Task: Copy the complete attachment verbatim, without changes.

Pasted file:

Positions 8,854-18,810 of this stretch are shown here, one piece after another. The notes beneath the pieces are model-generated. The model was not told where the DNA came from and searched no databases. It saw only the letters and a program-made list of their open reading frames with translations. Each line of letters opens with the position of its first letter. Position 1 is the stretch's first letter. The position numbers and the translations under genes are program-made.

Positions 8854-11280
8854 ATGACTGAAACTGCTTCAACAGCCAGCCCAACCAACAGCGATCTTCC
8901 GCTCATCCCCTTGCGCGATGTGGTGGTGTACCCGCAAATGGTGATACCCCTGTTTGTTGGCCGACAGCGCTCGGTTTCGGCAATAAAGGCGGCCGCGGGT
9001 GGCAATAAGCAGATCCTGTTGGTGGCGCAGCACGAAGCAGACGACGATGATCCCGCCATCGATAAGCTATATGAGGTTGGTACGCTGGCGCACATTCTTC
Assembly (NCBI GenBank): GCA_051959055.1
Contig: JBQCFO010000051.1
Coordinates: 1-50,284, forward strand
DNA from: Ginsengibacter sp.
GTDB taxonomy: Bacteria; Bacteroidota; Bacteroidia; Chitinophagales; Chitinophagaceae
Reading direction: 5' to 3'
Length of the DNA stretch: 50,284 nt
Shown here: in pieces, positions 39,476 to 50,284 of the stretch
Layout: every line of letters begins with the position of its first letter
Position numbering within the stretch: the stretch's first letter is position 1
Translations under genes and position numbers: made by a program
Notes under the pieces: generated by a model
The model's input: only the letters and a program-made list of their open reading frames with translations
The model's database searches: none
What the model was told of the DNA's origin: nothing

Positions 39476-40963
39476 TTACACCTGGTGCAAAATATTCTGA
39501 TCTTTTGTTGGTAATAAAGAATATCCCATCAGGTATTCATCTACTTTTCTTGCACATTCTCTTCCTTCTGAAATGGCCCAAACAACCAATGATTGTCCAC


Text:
Positions 8,854-18,810 of this stretch are shown here, one piece after another. The notes beneath the pieces are model-generated. The model was not told where the DNA came from and searched no databases. It saw only the letters and a program-made list of their open reading frames with translations. Each line of letters opens with the position of its first letter. Position 1 is the stretch's first letter. The position numbers and the translations under genes are program-made.

Positions 8854-11280
8854 ATGACTGAAACTGCTTCAACAGCCAGCCCAACCAACAGCGATCTTCC
8901 GCTCATCCCCTTGCGCGATGTGGTGGTGTACCCGCAAATGGTGATACCCCTGTTTGTTGGCCGACAGCGCTCGGTTTCGGCAATAAAGGCGGCCGCGGGT
9001 GGCAATAAGCAGATCCTGTTGGTGGCGCAGCACGAAGCAGACGACGATGATCCCGCCATCGATAAGCTATATGAGGTTGGTACGCTGGCGCACATTCTTC
Assembly (NCBI GenBank): GCA_051959055.1
Contig: JBQCFO010000051.1
Coordinates: 1-50,284, forward strand
DNA from: Ginsengibacter sp.
GTDB taxonomy: Bacteria; Bacteroidota; Bacteroidia; Chitinophagales; Chitinophagaceae
Reading direction: 5' to 3'
Length of the DNA stretch: 50,284 nt
Shown here: in pieces, positions 39,476 to 50,284 of the stretch
Layout: every line of letters begins with the position of its first letter
Position numbering within the stretch: the stretch's first letter is position 1
Translations under genes and position numbers: made by a program
Notes under the pieces: generated by a model
The model's input: only the letters and a program-made list of their open reading frames with translations
The model's database searches: none
What the model was told of the DNA's origin: nothing

Positions 39476-40963
39476 TTACACCTGGTGCAAAATATTCTGA
39501 TCTTTTGTTGGTAATAAAGAATATCCCATCAGGTATTCATCTACTTTTCTTGCACATTCTCTTCCTTCTGAAATGGCCCAAACAACCAATGATTGTCCAC